In this proposal, we report novel syringe-injectable bioadhesive hydrogels with inherent antibacterial properties prepared from mixing oxidized starch (OS) and water soluble chitosan (WSC). Both starting materials are produced from natural sources. Starch can be obtained from grain food-stuffs, e.g., rice, potato, corn, which then is oxidized to introduce aldehyde groups on the backbone; whereas WSC can be produced from chitin, which is isolated fromthe exoskeleton of crustaceans, e.g., crab shells, lobsters, shrimp. In bioadhesive preparation, two components are dissolved separately in water and injected into surgical site by using a barrel dual syringe.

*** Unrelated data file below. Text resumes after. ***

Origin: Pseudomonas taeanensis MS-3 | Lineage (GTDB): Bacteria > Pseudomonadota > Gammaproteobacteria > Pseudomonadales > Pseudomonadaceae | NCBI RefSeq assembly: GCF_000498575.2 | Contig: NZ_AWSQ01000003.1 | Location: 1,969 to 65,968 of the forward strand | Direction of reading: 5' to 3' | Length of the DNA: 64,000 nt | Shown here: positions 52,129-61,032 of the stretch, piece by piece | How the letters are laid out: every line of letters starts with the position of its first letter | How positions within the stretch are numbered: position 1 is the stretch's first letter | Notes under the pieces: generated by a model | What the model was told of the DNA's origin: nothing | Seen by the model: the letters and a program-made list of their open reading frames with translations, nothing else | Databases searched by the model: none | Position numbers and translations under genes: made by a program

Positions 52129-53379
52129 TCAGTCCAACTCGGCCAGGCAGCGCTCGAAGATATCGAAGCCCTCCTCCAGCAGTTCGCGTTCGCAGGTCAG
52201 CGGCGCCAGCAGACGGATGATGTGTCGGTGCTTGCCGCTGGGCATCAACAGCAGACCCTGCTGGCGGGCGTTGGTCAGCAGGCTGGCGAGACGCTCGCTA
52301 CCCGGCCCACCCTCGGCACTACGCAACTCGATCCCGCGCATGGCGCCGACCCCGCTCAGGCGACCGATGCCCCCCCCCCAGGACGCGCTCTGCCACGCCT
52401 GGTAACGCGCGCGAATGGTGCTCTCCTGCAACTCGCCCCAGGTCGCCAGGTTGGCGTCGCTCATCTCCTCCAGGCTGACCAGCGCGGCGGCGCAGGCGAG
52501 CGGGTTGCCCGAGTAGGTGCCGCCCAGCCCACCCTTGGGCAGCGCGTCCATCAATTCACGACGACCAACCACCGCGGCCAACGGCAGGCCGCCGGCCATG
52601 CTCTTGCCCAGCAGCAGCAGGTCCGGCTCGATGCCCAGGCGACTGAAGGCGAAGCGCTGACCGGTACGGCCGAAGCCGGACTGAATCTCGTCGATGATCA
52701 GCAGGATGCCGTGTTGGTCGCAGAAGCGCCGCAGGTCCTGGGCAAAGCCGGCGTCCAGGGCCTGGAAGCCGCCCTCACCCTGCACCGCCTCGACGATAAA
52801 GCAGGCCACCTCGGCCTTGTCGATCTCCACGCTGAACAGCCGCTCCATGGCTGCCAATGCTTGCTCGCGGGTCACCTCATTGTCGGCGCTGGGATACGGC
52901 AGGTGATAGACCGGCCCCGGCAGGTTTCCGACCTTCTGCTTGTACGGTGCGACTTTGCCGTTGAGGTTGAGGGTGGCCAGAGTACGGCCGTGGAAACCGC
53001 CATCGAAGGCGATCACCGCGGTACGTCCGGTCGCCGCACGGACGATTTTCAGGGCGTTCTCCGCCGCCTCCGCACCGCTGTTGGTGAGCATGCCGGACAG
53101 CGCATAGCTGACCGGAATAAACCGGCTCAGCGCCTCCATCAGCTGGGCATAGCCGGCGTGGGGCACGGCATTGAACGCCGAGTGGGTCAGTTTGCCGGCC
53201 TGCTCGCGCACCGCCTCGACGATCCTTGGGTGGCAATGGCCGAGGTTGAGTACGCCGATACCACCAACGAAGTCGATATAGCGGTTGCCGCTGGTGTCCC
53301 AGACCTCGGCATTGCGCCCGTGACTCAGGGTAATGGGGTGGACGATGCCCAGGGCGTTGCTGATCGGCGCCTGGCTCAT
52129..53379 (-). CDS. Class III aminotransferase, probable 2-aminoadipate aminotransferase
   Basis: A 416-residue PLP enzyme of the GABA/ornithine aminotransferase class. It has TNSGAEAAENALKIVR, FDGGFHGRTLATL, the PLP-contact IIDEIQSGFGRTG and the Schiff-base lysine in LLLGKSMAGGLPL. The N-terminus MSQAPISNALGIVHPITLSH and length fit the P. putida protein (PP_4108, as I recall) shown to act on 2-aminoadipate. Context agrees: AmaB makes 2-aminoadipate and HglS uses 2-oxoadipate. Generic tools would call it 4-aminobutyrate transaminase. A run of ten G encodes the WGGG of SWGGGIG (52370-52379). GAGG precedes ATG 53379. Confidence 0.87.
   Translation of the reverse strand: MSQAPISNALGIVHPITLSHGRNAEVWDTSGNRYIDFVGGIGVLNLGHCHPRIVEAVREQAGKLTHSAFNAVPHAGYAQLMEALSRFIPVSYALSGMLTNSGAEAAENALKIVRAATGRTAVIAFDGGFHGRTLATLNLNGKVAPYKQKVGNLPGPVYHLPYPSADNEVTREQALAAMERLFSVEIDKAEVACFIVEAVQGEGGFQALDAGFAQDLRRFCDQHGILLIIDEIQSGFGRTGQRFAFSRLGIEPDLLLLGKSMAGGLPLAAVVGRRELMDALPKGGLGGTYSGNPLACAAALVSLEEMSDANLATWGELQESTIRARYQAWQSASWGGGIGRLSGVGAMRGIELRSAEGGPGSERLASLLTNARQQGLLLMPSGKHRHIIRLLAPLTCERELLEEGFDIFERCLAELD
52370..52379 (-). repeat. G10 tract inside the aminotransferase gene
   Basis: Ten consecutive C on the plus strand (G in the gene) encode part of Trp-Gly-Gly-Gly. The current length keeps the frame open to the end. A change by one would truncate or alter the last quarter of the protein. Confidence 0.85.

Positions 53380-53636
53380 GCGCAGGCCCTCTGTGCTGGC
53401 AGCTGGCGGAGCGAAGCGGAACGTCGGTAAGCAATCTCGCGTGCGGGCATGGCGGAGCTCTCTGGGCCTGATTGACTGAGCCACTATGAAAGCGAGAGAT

The bioadhesive hydrogel is formed through crosslink reaction of aldehyde groups of OS and amine groups of WSC to form imine linkages (Schiff’s bases). By the same mechanism, the bioadhesive hydrogel binds to extracellular matrix (ECM) via imine linkages between aldehyde groups of OS and amine groups of amino acids in ECM at surgical site. The bioadhesives are expected to have good biocompatibility thanks to its highly biocompatible components. The presence of chitosan, a natural antibacterial agent, can provide antibacterial properties for bioadhesives. Moreover, bioadhesives are fabricated in water, which is suitable for internal-body uses.